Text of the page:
### My solution: best case 7.025 bits/number, worst case 14.193 bits/number, rough average 8.551 bits/number. Stream-encoded, no random access.

Even before reading ruslik’s answer, I immediately thought of encoding the difference between each number, since it will be small and should be relatively consistent, but the solution must also be able to accommodate the worst case scenario. We have a space of 100000 numbers that contain only 1000 numbers. In a perfectly uniform phone book, each number would be greater than the previous number by 100:

55555-12**3**45

55555-12**4**45

55555-12**5**45

If that was the case, it would require zero storage to encode the differences between numbers, since it’s a known constant. Unfortunately, numbers may vary from the ideal steps of 100. I would encode the difference from the ideal increment of 100, so that if two adjacent numbers differ by 103, I would encode the number 3 and if two adjacent numbers differ by 92, I would encode -8. I call the delta from an ideal increment of 100 the “**variance**”.

The variance can range from -99 (i.e. two consecutive numbers) to 99000 (the entire phonebook consists of numbers 00000…00999 and an additional furthest-away number 99999), which is a range of 99100 possible values.

I’d aim to allocate a minimal storage to encode the most common differences and expand the storage if I encounter bigger differences (like ProtoBuf’s `varint`

). I’ll use chunks of seven bits, six for storage and an additional flag bit at the end to indicate that this variance is stored with an additional chunk after the current one, up to a maximum of three chunks (which will provide a maximum of 3 * 6 = 18 bits of storage, which are 262144 possible value, more than the number of possible variances (99100). Each additional chunk that follows a raised flag has bits of a higher significance, so the first chunk always has bits 0-5, the optional second chunks has bits 6-11, and the optional third chunk has bits 12-17.

A single chunk provides six bits of storage which can accommodate 64 values. I’d like to map the 64 smallest variances to fit in that single chunk (i.e. variances of -32 to +31) so I’ll use ProtoBuf ZigZag encoding, up to the variances of -99 to +98 (since there’s no need for a negative variance beyond -99), at which point I’ll switch to regular encoding, offset by 98:

Variance | Encoded Value
-----------+----------------
0 | 0
-1 | 1
1 | 2
-2 | 3
2 | 4
-3 | 5
3 | 6
... | ...
-31 | 61
31 | 62
-32 | 63
-----------|--------------- 6 bits
32 | 64
-33 | 65
33 | 66
... | ...
-98 | 195
98 | 196
-99 | 197
-----------|--------------- End of ZigZag
100 | 198
101 | 199
... | ...
3996 | 4094
3997 | 4095
-----------|--------------- 12 bits
3998 | 4096
3999 | 4097
... | ...
262045 | 262143
-----------|--------------- 18 bits

Some examples of how variances would be encoded as bits, including the flag to indicate an additional chunk:

Variance | Encoded Bits
-----------+----------------
0 | 000000 0
5 | 001010 0
-8 | 001111 0
-32 | 111111 0
32 | 000000 1 000001 0
-99 | 000101 1 000011 0
177 | 010011 1 000100 0
14444 | 001110 1 100011 1 000011 0

So the first three numbers of a sample phone book would be encoded as a stream of bits as follows:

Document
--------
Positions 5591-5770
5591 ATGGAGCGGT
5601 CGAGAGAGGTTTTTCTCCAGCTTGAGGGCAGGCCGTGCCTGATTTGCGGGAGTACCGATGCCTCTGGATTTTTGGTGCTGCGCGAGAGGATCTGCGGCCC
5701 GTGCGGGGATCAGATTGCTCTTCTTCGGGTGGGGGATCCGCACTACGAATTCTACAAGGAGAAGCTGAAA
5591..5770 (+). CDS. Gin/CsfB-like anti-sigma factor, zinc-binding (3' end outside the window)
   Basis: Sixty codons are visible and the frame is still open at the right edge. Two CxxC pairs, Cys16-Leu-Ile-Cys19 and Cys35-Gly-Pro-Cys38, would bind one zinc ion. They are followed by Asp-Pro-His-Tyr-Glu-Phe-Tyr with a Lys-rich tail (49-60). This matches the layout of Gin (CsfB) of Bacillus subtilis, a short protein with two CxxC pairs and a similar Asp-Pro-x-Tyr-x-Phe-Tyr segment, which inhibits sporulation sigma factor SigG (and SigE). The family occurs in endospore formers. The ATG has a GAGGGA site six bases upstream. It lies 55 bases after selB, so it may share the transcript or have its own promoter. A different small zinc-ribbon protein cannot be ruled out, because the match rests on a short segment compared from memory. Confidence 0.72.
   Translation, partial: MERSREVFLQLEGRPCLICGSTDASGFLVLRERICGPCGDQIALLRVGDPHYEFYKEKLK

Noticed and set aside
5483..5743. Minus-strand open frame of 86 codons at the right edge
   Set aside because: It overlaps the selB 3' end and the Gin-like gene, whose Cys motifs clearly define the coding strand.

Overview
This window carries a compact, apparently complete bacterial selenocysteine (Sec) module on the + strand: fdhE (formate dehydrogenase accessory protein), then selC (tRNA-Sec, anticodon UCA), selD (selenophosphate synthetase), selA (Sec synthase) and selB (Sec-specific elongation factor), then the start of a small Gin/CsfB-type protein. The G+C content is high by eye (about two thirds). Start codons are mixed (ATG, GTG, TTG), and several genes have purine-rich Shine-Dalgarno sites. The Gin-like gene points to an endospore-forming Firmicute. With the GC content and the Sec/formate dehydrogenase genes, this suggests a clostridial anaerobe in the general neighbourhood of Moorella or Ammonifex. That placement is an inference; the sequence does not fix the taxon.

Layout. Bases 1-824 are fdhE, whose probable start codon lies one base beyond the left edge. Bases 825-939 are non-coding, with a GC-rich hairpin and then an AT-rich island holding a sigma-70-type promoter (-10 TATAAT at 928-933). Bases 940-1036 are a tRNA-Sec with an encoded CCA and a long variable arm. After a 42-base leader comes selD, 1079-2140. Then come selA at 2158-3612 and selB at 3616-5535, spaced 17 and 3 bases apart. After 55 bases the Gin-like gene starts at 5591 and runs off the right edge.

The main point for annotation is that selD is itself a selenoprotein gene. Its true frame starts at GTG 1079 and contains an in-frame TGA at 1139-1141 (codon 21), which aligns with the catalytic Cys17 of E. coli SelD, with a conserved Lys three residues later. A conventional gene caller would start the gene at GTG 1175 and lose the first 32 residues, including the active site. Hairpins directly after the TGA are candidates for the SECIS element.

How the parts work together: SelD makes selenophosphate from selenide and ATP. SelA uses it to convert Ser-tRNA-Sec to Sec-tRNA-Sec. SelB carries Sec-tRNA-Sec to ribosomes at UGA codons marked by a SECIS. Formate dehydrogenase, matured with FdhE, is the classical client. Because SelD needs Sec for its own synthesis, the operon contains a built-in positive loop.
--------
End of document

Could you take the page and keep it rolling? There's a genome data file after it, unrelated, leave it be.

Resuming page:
BIN 000101001011001000100110010000011001 000110 1 010110 1 00001 0
PH# 55555-12345 55555-12448 55555-12491
POS 1 2 3

**Best case scenario**, the phone book is somewhat uniformly distributed and there are no two phone numbers that have a variance greater than 32, so it would use 7 bits per number plus 32 bits for the starting number for a total of 32 + 7*999 = **7025 bits**.

**A mixed scenario**, where 800 phone numbers' variance fits within one chunk (800 * 7 = 5600), 180 numbers fit in two chunks each (180 * 2 * 7 = 2520) and 19 numbers fit in three chunks each (20 * 3 * 7 = 399), plus the initial 32 bits, totals **8551 bits**.

**Worst case scenario**, 25 numbers fit in three chunks (25 * 3 * 7 = 525 bits) and the remaining 974 numbers fit in two chunks (974 * 2 * 7 = 13636 bits), plus 32 bits for the first number for a grand total of **14193 bits**.

Amount of encoded numbers |
1-chunk | 2-chunks | 3-chunks | Total bits
---------+----------+----------+------------
999 | 0 | 0 | 7025
800 | 180 | 19 | 8551
0 | 974 | 25 | 14193

I can see four additional optimizations that can be performed to further reduce the space required:

- The third chunk doesn’t need the full seven bits, it can be just five bits and without a flag bit.
- There can be an initial pass of the numbers to calculate the best sizes for each chunk. Maybe for a certain phonebook, it would be optimal to have the first chunk have 5+1 bits, the second 7+1 and the third 5+1. That would further reduce the size to a minimum of 6*999 + 32 = 6026 bits, plus two sets of three bits to store the sizes of chunks 1 and 2 (chunk 3’s size is the remainder of the required 16 bits) for a total of 6032 bits!
- The same initial pass can calculate a better expected increment than the default 100. Maybe there's a phone book that starts from 55555-50000, and so it has half the number range so the expected increment should be 50. Or maybe there's a non-linear distribution (standard deviation perhaps) and some other optimal expected increment can be used. This would reduce the typical variance and might allow an even smaller first chunk to be used.
- Further analysis can be done in the first pass to allow the phone book to be partitioned, with each partition having its own expected increment and chunk size optimizations. This would allow for a smaller first chunk size for certain highly uniform parts of the phone book (reducing the number of bits consumed) and larger chunks sizes for non-uniform parts (reducing the number of bits wasted on continuation flags).

2more comments